You don't need to be a boss to be a leader
Author Drew Dudley believes we can all be better leaders, no matter what our job title
When you think about the leader in your workplace, your boss or manager probably comes to mind. That's because we don't always think of our jobs as leadership roles.
Drew Dudley is trying to change that mentality. He's the founder and chief catalyst at Day One Leadership and says leading doesn't necessarily mean aiming to become president of a company. Instead, we can use leadership to be better in the jobs we do right now.
"I'm not saying that everyone can be a CEO or everyone can be a manager. Not everybody is interested in that or has the skill set for it," says Dudley, author of the upcoming book This Is Day One: A Practical Guide to Leadership That Matters. "What I'm saying is there's a kind of leadership that everyone can and should inspire."
Dudley has spent the last 15 years helping individuals and organizations increase their leadership capacity. He believes we can all be better leaders, no matter what our job title.
"Go out and think about who in your organization inspires you by how they work. Who does their job? Who treats their co-workers well? Who is that person in the coffee shop that makes you smile? Tell those people that they are leaders," said Dudley.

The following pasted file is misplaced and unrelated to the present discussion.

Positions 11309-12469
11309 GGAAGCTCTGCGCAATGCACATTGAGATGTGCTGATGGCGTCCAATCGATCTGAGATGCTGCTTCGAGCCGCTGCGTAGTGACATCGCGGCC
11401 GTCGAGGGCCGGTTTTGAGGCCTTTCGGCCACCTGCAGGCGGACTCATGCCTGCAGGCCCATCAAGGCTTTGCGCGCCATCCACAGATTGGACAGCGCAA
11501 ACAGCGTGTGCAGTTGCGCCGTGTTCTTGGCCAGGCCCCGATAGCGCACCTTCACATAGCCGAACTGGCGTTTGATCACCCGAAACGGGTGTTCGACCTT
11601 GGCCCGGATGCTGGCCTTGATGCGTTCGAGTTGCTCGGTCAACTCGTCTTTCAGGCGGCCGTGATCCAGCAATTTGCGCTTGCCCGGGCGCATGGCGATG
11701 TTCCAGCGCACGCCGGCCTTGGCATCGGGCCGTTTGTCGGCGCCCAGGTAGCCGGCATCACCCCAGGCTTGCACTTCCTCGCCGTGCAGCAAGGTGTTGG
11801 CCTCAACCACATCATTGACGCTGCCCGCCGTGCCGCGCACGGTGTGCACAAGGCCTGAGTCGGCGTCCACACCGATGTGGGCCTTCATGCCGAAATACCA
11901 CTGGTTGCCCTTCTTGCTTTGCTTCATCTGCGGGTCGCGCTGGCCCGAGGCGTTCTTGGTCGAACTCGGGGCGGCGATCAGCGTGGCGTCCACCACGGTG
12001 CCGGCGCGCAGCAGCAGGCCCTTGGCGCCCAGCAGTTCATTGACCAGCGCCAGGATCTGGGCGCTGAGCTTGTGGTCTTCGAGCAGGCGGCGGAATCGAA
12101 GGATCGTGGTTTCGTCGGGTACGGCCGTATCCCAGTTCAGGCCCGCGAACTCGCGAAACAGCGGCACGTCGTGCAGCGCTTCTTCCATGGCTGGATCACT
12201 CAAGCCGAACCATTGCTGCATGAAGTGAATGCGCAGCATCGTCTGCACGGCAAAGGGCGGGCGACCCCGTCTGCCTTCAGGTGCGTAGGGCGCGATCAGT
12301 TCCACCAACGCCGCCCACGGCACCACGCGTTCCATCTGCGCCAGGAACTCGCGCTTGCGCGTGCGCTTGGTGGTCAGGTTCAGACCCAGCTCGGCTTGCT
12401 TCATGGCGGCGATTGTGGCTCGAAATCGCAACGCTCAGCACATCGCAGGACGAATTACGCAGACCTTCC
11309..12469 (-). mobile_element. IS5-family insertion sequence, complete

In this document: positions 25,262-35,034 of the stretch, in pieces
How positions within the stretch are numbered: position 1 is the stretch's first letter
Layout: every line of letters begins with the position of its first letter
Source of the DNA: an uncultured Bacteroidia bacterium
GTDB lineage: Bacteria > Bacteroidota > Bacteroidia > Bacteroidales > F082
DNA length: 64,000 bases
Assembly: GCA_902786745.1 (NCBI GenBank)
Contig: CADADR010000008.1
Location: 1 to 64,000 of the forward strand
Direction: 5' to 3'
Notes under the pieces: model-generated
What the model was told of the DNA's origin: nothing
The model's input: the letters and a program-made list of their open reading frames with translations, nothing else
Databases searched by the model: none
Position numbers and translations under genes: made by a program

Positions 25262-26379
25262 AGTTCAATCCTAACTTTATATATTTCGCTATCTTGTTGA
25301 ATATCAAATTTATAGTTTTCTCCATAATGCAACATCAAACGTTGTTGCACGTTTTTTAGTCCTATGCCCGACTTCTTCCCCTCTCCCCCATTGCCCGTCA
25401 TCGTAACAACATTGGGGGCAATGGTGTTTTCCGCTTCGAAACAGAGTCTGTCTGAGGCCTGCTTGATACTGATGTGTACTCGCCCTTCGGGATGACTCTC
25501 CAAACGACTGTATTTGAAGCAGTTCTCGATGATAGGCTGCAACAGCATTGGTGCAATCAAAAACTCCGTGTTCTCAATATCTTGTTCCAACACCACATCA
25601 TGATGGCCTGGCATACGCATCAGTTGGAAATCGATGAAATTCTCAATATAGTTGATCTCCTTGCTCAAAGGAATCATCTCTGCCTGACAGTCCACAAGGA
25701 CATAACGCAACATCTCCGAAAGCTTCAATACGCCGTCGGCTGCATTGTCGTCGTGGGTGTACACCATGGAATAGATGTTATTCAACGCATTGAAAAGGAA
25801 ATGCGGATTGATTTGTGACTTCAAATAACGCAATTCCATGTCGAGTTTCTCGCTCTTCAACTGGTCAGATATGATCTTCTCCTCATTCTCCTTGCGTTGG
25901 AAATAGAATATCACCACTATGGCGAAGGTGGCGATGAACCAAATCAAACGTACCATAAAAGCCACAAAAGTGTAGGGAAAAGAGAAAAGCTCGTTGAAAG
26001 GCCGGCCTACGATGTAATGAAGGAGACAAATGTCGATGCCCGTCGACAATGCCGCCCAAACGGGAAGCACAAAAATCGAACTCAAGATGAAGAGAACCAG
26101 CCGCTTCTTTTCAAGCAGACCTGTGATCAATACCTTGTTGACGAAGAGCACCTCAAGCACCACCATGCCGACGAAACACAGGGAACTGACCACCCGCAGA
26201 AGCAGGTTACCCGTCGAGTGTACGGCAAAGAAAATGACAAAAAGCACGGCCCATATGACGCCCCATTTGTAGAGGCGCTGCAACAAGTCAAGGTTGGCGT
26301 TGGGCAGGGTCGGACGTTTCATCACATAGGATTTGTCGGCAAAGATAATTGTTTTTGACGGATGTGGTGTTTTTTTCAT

By praising others hard work and leadership qualities, he believes you help yourself become a better leader too.
We can all learn to be better leaders
According to Angela Payne, the senior vice-president and general manager of Monster Canada, listening is the key to success.
"You have a better chance of being a better leader by speaking less and listening more," she said.
As a leader at a large e-commerce company, she knows what it takes to be successful. She says no matter what your job title, we can all learn to be better leaders.
"A person who can take large complex problems and distill them down and just simplify the issues, really helps anybody elevate their leadership game," said Payne. "Because it requires that you ask more questions. When you ask more questions, you get more intel. That helps you craft better decisions with your team."
Avoid giving permission to 'expect less'
Dudley also says we can learn to lead better by removing the word "just" from our vocabulary.
"'Oh I'm just starting out; I'm just middle management; I'm just a receptionist; I'm just a bus driver.' Every time we use the word 'just' to describe what we do and who we are, [we give] people permission to expect less from us."
Both say we should all aim to lead a little bit more in our job, no matter what it is. That means helping someone get ahead, telling another what a good job they're doing, or letting a co-worker know how much you appreciate them.
All of this will not only help grow your career, but also increase the feeling of accomplishment in your role.
That, they say, is real leadership.